Lest We Forget

A little over one hundred years ago the British Empire had reached its greatest height in terms of geographical extent and political power.  The saying was, “The sun never sets on the British Empire.”  — and that saying was literally true.  From New Delhi to Cape Town, from Toronto to Sydney, ultimate allegiance was to the British monarch, and much wealth from these vast lands flowed into the imperial coffers or enriched British traders and merchants.

 There was much to criticize about the British Empire.  Even as they brought a level of civilization and order to lands often torn apart by tribalism and internecine warfare, the British were often arrogant and exploitative in their treatment of native peoples.  Yet, the empire also served to promote literacy, democratic institutions, and Christian missions.

 Who would have thought that in a scant six decades that magnificent edifice of power would have crumbled as if dust?

 In the last days of the 19th Century, during those heady days of empire, a young author/poet* penned the following lines:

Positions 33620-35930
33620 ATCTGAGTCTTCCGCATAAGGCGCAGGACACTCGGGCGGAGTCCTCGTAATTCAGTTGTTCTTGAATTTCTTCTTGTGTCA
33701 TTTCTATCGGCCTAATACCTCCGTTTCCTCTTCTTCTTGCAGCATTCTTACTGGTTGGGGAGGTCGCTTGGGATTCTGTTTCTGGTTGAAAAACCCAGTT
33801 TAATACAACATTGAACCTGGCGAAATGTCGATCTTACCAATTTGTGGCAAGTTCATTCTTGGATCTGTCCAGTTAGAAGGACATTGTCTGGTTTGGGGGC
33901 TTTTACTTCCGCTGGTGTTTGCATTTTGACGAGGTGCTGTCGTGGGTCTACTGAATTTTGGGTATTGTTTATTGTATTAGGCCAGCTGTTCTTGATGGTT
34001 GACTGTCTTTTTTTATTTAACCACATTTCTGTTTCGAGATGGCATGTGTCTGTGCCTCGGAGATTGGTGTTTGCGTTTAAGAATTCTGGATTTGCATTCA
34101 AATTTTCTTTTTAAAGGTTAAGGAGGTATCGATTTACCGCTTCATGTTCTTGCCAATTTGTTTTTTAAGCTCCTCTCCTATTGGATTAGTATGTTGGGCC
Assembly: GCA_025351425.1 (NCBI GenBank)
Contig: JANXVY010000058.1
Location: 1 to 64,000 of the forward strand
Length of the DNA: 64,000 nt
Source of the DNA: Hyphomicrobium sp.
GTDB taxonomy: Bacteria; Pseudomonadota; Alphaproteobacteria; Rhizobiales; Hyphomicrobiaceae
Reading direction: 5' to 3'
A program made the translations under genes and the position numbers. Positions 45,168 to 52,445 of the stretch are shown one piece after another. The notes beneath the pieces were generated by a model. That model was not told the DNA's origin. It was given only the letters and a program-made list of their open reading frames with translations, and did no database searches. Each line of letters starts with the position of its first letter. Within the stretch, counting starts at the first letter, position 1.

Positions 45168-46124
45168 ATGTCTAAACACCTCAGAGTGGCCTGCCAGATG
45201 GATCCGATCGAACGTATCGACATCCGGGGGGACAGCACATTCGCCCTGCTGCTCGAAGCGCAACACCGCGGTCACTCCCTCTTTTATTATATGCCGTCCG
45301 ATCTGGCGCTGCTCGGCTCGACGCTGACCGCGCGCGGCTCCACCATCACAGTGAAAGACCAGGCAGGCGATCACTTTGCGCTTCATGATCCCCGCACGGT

God of our fathers, known of old, Lord of our far-flung batttleline

                      Beneath whose awful hand we hold dominion over palm and pine:

                      Lord God of Hosts, be with us yet, lest we forget, lest we forget.

 

                      The tumult and the shouting dies; the captains and the kings depart;

                      Still stands Thine ancient sacrifice, an humble and a contrite heart:

                      Lord God of Hosts, be with us yet, lest we forget, lest we forget.

 

                      Far-called our navies melt away, on dune and headland sinks the fire;

                      Lo all the pomp of yesterday is one with Nineveh and Tyre:

                      Judge of the nations, spare us yet, lest we forget, lest we forget.

 

As for our own dear country, so blessed with resources of every kind — truly a land of milk and honey, God calls to us through the ages still — Do not forget!  Do not forget!   (Deut 8: 11)

 

 * Rudyard Kipling

 

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